Williams, D., & Brick, J. M. (2018). Trends in U.S. Face-To-Face Household Survey Nonresponse and Level of Effort. Journal of Survey Statistics and Methodology, 6(2), 186–211. https://doi.org/10.1093/jssam/smx019

  • Schomerus, G., Schwahn, C., Holzinger, A., Corrigan, P. W., Grabe, H. J., Carta, M. G., & Angermeyer, M. C. (2012). Evolution of public attitudes about mental illness: A systematic review and meta-analysis: Evolution of public attitudes. Acta Psychiatrica Scandinavica, 125(6), 440–452. https://doi.org/10.1111/j.1600-0447.2012.01826.x
    Angermeyer, M. C., Matschinger, H., & Schomerus, G. (2013). Attitudes towards psychiatric treatment and people with mental illness: changes over two decades. The British Journal of Psychiatry, 203(2), 146-151.

  • Ferrari, A. J., Somerville, A. J., Baxter, A. J., Norman, R., Patten, S. B., Vos, T., & Whiteford, H. A. (2013). Global variation in the prevalence and incidence of major depressive disorder: A systematic review of the epidemiological literature. Psychological Medicine, 43(3), 471–481. https://doi.org/10.1017/S0033291712001511
    Steel, Z., Marnane, C., Iranpour, C., Chey, T., Jackson, J. W., Patel, V., & Silove, D. (2014). The global prevalence of common mental disorders: A systematic review and meta-analysis 1980–2013. International Journal of Epidemiology, 43(2), 476–493. https://doi.org/10.1093/ije/dyu038

  • Vos, T., Allen, C., Arora, M., Barber, R. M., Bhutta, Z. A., Brown, A., Carter, A., Casey, D. C., Charlson, F. J., Chen, A. Z., Coggeshall, M., Cornaby, L., Dandona, L., Dicker, D. J., Dilegge, T., Erskine, H. E., Ferrari, A. J., Fitzmaurice, C., Fleming, T., … Murray, C. J. L. (2016). Global, regional, and national incidence, prevalence, and years lived with disability for 310 diseases and injuries, 1990–2015: A systematic analysis for the Global Burden of Disease Study 2015. The Lancet, 388(10053), 1545–1602. Appendix: page 665. https://doi.org/10.1016/S0140-6736(16)31678-6

  • Takayanagi, Y., Spira, A. P., Roth, K. B., Gallo, J. J., Eaton, W. W., & Mojtabai, R. (2014). Accuracy of Reports of Lifetime Mental and Physical Disorders: Results From the Baltimore Epidemiological Catchment Area Study. JAMA Psychiatry, 71(3), 273. https://www.ncbi.nlm.nih.gov/pmc/articles/PMC4135054/

  • Kessler, R. C., Petukhova, M., Sampson, N. A., Zaslavsky, A. M., & Wittchen, H.-U. (2012). Twelve-month and lifetime prevalence and lifetime morbid risk of anxiety and mood disorders in the United States. International Journal of Methods in Psychiatric Research, 21(3), 169–184.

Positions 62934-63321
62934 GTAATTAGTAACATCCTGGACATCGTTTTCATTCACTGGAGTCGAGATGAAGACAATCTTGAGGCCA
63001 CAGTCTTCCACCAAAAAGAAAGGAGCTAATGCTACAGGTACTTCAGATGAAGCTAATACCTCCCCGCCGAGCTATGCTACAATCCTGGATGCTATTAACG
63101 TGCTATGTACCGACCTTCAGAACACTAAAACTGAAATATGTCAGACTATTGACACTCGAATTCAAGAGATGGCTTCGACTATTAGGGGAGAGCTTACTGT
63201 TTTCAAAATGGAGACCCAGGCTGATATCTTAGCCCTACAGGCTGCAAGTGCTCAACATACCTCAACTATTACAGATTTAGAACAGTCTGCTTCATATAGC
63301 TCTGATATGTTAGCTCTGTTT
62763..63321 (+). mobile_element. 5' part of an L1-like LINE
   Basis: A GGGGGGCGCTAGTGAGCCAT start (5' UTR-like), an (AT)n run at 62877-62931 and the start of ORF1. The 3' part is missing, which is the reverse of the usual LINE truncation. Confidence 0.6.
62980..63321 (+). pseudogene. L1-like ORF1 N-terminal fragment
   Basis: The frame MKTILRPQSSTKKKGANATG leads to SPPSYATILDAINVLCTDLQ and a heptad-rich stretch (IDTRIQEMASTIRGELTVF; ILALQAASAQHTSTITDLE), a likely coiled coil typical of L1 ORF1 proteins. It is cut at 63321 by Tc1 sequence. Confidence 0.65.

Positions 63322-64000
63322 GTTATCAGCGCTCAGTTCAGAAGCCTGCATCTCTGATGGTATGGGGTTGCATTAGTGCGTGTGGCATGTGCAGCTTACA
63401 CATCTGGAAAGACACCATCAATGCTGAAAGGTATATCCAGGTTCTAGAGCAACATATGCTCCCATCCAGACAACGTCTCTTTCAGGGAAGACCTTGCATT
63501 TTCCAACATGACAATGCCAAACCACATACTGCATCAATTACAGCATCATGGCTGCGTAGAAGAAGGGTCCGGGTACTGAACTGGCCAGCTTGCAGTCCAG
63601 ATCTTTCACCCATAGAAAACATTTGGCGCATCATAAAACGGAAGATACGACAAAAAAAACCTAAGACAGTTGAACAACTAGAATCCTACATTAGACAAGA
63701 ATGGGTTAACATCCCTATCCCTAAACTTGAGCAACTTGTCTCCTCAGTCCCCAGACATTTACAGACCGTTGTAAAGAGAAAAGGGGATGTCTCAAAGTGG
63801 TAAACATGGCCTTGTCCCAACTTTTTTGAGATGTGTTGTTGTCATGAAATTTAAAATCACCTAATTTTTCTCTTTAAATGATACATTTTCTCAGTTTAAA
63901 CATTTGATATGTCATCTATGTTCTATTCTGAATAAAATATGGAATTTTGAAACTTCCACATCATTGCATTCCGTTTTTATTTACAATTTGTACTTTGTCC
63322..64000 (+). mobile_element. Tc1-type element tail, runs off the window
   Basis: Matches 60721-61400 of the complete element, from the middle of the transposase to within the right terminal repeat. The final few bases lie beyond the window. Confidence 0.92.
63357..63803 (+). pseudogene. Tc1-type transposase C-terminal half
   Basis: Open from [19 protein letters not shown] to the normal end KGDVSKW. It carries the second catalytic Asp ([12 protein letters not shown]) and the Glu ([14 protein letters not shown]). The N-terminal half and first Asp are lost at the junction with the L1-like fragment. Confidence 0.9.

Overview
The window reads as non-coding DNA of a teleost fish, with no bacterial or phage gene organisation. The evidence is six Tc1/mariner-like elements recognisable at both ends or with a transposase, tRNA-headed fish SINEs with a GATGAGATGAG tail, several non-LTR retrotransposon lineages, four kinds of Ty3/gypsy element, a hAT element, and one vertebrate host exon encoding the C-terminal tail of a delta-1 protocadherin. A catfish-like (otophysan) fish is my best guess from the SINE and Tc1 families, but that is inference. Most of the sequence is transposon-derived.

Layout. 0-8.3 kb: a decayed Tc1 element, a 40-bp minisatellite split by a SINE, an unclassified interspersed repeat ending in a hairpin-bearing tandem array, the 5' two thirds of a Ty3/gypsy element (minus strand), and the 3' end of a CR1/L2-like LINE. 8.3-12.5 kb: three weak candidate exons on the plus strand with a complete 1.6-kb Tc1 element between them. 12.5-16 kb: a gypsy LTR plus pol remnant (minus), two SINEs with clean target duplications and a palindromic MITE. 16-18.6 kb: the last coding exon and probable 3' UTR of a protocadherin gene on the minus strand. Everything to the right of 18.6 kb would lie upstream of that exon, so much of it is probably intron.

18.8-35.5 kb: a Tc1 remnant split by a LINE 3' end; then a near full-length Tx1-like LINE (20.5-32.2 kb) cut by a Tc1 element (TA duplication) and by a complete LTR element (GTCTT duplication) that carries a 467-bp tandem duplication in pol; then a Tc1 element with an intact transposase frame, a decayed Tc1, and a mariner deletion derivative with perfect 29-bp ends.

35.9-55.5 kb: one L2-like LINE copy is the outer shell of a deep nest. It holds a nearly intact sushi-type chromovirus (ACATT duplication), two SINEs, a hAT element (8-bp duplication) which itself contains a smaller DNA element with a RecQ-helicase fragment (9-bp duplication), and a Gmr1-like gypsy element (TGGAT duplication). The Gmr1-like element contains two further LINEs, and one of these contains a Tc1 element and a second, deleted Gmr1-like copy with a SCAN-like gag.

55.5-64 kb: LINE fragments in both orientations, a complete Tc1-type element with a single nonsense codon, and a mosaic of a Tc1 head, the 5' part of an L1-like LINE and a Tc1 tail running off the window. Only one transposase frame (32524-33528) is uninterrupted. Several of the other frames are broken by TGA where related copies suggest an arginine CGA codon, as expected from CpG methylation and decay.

Moffitt, T. E., Caspi, A., Taylor, A., Kokaua, J., Milne, B. J., Polanczyk, G., & Poulton, R. (2010). How common are common mental disorders? Evidence that lifetime prevalence rates are doubled by prospective versus retrospective ascertainment. Psychological Medicine, 40(6), 899–909. https://doi.org/10.1017/S0033291709991036

  • This is similar to the way period life expectancy is calculated.

  • Kessler, R. C., Petukhova, M., Sampson, N. A., Zaslavsky, A. M., & Wittchen, H.-U. (2012). Twelve-month and lifetime prevalence and lifetime morbid risk of anxiety and mood disorders in the United States. International Journal of Methods in Psychiatric Research, 21(3), 169–184.
    This method is also useful because people are less likely to forget episodes that occurred in the past year than those that happened years ago. This study did not include estimates by gender.

  • Tam, J., Mezuk, B., Zivin, K., & Meza, R. (2020). U.S. Simulation of Lifetime Major Depressive Episode Prevalence and Recall Error. American Journal of Preventive Medicine, 59(2), e39–e47. https://www.ncbi.nlm.nih.gov/pmc/articles/PMC7375917/
    The code for this study is available at https://github.com/jamietam/dep-model-AJPM/ where you can download the data, simulate how health interventions may change the risk of lifetime depression, and more.

  • Walker, E. R., McGee, R. E., & Druss, B. G. (2015). Mortality in Mental Disorders and Global Disease Burden Implications: A Systematic Review and Meta-analysis. JAMA Psychiatry, 72(4), 334. https://doi.org/10.1001/jamapsychiatry.2014.2502

  • Kruijshaar, M. E., Barendregt, J., Vos, T., de Graaf, R., Spijker, J., & Andrews, G. (2005). Lifetime prevalence estimates of major depression: An indirect estimation method and a quantification of recall bias. European Journal of Epidemiology, 20(1), 103–111. https://link.springer.com/article/10.1007/s10654-004-1009-0